Global Voices: Why Wait? Wikipedia and Google Accidentally Declare Putin the Winner of March 2018 Presidential Elections . “Russia’s presidential elections are two months away, and while there are multiple contenders, the expectation is that Vladimir Putin will secure a fourth term handily. On January 15, in what looked like an effort to save time or skip the nail-biting drama of counting votes on election night, Google declared Putin the winner of the March 2018 election.”

SECURITY & LEGAL

Sixth Tone: Shanghai Police Busted 390 Cases of Fake News on Social Media. “If you believed all the fake news stories from China in 2017, you would have a bleak impression of the country as an absurd, chaotic place. From children dying from sun exposure after stealing fruit to government-mandated evacuations of Chinese nationals from India, the year was rife with rumor. On Wednesday, Sixth Tone’s sister publication The Paper reported that the internet issues division of the Shanghai police investigated and closed 390 cases related to online rumors in 2017.”

Ars Technica: Malicious Chrome extension is next to impossible to manually remove. “Proving once again that Google Chrome extensions are the Achilles heel of what’s arguably the Internet’s most secure browser, a researcher has documented a malicious add-on that tricks users into installing it and then, he said, is nearly impossible for most to manually uninstall. It was available for download on Google servers until Wednesday, 19 days after it was privately reported to Google security officials, a researcher said.”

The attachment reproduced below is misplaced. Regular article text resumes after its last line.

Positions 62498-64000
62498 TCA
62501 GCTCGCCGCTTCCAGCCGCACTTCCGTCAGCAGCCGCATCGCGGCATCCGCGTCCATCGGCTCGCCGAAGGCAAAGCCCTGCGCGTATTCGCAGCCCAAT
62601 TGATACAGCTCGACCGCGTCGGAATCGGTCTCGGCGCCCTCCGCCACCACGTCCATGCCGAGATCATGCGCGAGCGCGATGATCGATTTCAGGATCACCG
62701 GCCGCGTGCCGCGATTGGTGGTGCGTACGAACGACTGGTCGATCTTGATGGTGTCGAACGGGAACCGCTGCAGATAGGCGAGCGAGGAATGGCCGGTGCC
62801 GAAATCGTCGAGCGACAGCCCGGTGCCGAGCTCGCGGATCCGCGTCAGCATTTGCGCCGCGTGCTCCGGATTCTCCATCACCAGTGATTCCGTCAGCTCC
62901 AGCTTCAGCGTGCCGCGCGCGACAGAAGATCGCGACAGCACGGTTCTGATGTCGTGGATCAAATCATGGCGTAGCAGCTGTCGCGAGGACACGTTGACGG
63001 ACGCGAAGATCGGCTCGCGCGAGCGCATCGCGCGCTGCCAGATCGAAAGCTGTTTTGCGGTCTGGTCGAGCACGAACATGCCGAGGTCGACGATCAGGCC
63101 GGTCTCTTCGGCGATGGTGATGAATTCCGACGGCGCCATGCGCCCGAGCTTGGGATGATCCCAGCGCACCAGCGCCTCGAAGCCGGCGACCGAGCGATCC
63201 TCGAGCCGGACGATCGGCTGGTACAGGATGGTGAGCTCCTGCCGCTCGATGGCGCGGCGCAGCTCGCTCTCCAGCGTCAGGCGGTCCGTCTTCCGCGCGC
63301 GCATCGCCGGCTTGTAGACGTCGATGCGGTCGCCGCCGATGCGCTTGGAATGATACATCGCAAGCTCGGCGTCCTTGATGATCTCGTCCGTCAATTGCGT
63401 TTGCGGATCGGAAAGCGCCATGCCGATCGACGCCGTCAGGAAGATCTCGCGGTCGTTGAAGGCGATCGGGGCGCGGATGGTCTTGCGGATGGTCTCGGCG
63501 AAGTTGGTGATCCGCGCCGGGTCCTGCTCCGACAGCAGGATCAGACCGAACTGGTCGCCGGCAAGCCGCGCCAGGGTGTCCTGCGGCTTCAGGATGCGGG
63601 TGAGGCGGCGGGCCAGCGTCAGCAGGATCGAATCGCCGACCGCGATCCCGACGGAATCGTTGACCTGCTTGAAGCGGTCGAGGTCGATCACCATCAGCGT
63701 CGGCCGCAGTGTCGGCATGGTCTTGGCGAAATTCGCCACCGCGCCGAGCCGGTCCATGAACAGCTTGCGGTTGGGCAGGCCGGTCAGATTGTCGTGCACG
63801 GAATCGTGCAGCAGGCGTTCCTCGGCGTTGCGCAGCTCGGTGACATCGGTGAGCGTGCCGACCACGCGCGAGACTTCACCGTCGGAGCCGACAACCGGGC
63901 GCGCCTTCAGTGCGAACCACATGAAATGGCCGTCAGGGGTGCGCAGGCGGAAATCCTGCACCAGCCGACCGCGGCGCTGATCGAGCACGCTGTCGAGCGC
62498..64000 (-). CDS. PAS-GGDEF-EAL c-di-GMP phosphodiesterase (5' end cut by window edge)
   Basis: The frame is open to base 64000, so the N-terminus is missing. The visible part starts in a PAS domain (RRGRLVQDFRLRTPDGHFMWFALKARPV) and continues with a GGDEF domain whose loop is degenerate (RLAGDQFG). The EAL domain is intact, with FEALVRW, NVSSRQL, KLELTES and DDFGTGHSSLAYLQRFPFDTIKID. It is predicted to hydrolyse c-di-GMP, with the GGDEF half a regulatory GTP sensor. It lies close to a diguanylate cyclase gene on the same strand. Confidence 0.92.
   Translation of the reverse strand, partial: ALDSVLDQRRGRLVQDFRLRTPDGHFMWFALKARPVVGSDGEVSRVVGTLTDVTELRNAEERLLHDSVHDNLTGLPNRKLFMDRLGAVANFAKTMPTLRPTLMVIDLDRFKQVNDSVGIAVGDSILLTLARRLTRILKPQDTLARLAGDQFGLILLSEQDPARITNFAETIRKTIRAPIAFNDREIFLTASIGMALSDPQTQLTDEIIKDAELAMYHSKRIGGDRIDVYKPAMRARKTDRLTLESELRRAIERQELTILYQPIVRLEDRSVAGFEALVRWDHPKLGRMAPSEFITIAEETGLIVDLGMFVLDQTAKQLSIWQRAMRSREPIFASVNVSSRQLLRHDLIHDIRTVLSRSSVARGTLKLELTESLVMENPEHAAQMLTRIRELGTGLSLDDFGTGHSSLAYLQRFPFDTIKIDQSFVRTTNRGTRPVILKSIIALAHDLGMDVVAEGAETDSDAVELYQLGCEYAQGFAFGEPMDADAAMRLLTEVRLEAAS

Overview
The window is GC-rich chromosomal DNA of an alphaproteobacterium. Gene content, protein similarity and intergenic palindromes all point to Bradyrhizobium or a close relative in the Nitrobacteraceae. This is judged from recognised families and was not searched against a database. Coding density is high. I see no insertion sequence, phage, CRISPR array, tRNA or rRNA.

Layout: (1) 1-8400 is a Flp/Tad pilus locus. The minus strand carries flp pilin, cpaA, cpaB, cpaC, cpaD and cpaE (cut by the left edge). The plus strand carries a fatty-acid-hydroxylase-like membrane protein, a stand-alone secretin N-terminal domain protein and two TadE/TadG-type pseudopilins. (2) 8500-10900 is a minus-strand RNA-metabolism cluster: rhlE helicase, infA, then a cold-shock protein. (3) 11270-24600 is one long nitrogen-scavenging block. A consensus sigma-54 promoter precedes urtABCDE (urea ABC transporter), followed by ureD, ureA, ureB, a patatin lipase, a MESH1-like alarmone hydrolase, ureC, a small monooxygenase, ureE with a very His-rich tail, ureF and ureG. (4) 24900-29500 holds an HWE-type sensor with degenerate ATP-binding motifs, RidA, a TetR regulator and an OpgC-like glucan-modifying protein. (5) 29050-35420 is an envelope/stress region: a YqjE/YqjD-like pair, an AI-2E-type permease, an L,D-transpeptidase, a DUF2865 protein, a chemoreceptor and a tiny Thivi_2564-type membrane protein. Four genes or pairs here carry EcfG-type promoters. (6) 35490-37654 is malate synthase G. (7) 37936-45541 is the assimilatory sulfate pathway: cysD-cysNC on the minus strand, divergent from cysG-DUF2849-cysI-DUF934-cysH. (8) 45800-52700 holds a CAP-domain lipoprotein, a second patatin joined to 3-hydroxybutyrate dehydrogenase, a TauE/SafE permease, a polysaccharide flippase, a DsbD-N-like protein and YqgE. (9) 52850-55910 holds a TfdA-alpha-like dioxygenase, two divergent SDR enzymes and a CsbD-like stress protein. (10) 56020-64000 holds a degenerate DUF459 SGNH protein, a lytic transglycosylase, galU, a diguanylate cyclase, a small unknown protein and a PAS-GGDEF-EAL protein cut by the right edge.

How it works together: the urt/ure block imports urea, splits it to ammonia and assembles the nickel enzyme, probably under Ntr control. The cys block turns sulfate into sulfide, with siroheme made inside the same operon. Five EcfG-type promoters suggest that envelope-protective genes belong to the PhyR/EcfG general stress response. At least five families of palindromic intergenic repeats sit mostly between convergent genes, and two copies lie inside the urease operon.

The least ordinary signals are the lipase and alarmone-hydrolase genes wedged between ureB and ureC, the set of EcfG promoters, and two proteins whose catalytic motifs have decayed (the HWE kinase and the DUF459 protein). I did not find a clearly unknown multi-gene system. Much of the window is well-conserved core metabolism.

RESEARCH & OPINION

Engadget: Wikipedia explains how those late-night reading binges happen. “Everybody’s prone to falling down a Wikipedia rabbit hole, clicking link after link until it’s been hours since you’ve started our journey. Now the foundation has begun releasing monthly data dumps for English, Russian, German, Spanish and Japanese Wikipedias that can give you a better understanding of how readers end up navigating from one article to the next. The Wikimedia Analytics team worked on being able to release datasets every month after seeing how the similar set of info released in 2015 led to a number of scholarly research studies.” Good morning, Internet…